The recipe for a creative corporate culture

Culture is a critical yet often overlooked component of corporate operations. It can affect everything from the success of executive search and recruitment to the productivity and satisfaction levels of workers.

Every company is unique, so it stands to reason that each organization will have a slightly different area of cultural focus. For instance, tech firms and other entities that want to stay at the cutting edge of their industries should cultivate a culture of innovation. Meanwhile, customer-facing companies would do well to prioritize creating and maintaining a culture of service.

For some organizations, creativity is a central tenet – but how can executives go about making creativity flourish among the workforce? Is this even possible?

In a blog post for insight community technology provider Vision Critical, Karis Leung argued that creativity doesn’t happen by accident, and there’s plenty companies can do to inject it into the workplace. Leung presented a three-step process for executives eager to encourage their employees to be more creative.

All work and no play

If you’re looking to spur creativity in the office, the first step is to stop cracking the whip. By trying to get people to buckle down, you may be doing more harm than good.

“The creative muscle is often exercised when people are away from the desk and moving about,” Leung noted. “Play can tear down psychological barriers among co-workers, allowing for a more collaborative and light-hearted atmosphere to spill over into the workplace. It allows an environment conducive to free-flowing idea sharing.”

Don’t stop there – expand the sense of freedom in the workplace in other ways, such as by implementing flexible work hours. Creativity can’t be turned on at 9 a.m. and turned off at quitting time, so employees whose job descriptions require them to be innovative and think outside the box should be afforded the ability to work when they’re feeling inspired, regardless of what time it is.

“If most people come up with their best ideas outside of work – in the shower, on vacation, in the car – perhaps companies that value creativity should consider a more relaxed work schedule that allows the space and freedom for creativity,” Leung posited.

Look outside the enterprise

Members of the public are likely most familiar with crowdsourcing in the context of websites such as Kickstarter and Indiegogo, which offer a platform for people to raise money for creative projects by using crowd-sourced funding. However, this isn’t the model’s only application. As the IBM Center for the Business of Government noted, “there is growing interest in ‘engaging the crowd’ to identify or develop innovative solutions to public problems.”

Consider looking for innovation outside the enterprise by inviting people – including but not limited to members of the public, independent experts and executives from elsewhere in the industry – to present solutions or submit ideas. In an article for Harvard Business Review publication The Magazine, Kevin J. Boudreau and Karim R. Lakhani of London Business School and Harvard Business School, respectively, presented a couple of examples of successful corporate crowdsourcing efforts.

“Apple has turned to large numbers of users and developers distributed around the world to propel its growth by creating apps and podcasts that enhance its products,” the pair noted. “Biologists at the University of Washington used crowds of external contributors to map the structure of an AIDS-related virus that had stumped academic and industry experts for more than 15 years.”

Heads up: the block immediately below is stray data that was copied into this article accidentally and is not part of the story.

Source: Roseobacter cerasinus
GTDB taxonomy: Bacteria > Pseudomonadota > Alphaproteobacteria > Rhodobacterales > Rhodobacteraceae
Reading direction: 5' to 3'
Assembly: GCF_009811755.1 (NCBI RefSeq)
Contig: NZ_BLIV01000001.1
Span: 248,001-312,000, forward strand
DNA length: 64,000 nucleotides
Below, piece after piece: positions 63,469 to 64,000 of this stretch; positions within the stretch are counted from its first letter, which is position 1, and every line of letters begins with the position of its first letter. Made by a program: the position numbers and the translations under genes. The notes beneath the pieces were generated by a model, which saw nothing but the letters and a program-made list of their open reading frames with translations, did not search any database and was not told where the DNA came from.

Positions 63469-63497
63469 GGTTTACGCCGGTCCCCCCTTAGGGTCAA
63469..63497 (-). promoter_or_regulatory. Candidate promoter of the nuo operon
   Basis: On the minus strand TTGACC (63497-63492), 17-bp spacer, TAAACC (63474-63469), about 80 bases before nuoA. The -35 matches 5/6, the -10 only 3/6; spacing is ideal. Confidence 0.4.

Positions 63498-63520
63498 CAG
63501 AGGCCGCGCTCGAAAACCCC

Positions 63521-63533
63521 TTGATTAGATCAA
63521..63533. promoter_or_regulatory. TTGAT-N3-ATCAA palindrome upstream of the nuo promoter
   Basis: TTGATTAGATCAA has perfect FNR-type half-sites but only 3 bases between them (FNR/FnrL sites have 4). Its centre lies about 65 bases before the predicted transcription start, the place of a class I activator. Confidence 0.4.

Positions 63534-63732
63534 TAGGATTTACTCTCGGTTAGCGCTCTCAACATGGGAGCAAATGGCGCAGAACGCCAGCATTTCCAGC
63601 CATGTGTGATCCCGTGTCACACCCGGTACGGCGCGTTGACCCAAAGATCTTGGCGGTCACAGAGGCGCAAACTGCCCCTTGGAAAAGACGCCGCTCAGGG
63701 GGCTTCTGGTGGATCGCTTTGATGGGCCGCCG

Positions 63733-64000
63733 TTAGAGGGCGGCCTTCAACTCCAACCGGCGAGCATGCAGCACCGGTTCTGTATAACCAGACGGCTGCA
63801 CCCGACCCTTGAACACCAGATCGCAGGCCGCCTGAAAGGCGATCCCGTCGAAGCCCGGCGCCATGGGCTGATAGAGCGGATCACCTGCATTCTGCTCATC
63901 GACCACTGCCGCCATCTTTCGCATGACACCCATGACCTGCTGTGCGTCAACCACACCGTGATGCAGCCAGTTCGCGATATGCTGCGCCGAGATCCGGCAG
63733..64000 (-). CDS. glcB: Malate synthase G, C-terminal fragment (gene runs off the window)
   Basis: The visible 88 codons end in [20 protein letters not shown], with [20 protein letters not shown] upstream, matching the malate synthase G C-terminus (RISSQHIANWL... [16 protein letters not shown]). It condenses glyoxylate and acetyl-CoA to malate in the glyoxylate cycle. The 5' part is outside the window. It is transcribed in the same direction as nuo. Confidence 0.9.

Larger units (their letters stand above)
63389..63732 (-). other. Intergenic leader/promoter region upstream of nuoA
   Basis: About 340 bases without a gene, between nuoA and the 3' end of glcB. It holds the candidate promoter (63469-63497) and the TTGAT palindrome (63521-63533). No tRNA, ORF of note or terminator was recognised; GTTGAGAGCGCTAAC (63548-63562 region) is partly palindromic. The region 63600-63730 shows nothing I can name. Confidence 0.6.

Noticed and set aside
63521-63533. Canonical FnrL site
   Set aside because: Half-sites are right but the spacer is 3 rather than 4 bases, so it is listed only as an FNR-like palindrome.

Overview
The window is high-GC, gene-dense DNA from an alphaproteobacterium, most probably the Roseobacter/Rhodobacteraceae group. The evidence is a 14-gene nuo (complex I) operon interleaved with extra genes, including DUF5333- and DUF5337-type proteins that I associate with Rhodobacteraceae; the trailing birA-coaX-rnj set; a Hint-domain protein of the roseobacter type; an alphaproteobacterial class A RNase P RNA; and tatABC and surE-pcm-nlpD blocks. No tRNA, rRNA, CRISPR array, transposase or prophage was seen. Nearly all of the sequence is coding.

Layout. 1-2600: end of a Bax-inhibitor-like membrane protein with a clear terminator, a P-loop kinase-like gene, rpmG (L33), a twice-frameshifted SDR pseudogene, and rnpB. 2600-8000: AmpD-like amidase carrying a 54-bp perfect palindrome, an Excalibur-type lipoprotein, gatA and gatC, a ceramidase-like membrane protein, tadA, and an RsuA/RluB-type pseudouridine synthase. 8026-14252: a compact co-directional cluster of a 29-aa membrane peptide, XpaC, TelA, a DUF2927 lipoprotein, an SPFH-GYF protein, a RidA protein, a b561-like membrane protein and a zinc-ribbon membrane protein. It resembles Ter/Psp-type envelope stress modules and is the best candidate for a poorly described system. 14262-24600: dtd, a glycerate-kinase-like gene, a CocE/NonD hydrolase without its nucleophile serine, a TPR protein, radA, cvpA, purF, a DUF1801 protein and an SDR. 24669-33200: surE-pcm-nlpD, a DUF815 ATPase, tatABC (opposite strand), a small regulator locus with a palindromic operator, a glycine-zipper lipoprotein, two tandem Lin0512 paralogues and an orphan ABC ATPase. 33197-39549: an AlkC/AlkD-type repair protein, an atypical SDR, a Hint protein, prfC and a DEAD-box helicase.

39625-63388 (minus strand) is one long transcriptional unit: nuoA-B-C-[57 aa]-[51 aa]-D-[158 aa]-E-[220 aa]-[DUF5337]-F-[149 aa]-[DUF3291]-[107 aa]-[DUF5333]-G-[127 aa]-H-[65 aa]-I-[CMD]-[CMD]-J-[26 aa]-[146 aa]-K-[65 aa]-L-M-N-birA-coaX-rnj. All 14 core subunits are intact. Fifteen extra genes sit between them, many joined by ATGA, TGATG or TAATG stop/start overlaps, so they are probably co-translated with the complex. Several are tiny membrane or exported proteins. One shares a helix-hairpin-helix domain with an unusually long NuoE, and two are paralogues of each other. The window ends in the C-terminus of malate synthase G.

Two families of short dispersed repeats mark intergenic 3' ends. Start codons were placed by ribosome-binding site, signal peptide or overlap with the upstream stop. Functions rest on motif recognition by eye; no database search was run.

Accept failure

Workers who are afraid to fail are unlikely to take risks, and this could prove disastrous in terms of innovation.

In an article for Forbes, contributor Josh Linkner pointed out that water-displacing spray WD-40 got its name from the fact that it took 40 attempts to find the perfect formula for the product. In other words, without 39 previous failures, WD-40’s creators would never have found the solution. Not every risk pays off, but that doesn’t mean the creative thinking behind failed initiatives isn’t still valuable.

While conducting research for his book, “Disciplined Dreaming,” Linkner spoke with a number of executives who had come up with novel ways to reward creativity and innovation, even those efforts that ultimately didn’t work out. One firm gives out a Failure of the Year Award at its annual event to acknowledge individuals whose ideas were inspired yet flawed, while another grants employees two “Get out of jail free” cards to cash in when they make mistakes.

If employees aren’t afraid to fail, they’ll take more risks, and risk is the backbone of innovation.

Three steps to creative success

“The creative power behind a company is its people,” pointed out Business Journals contributing writer Giannina Smith Bedford. “And while many businesses tout the desire for creative employees, not all organizations understand how to encourage a workplace of free-flowing ideas.”

Executives who promote flex hours and downtime in the office and encourage workers to take risks will likely see a significant boost in creativity within the workplace.

About Caldwell Partners

Caldwell Partners is a leading international provider of executive search and has been for more than 40 years. As one of the world’s most trusted advisors in executive search, the firm has a sterling reputation built on successful searches for boards, chief and senior executives, and selected functional experts. With offices and partners across North America and in London, the firm takes pride in delivering an unmatched level of service and expertise to its clients.

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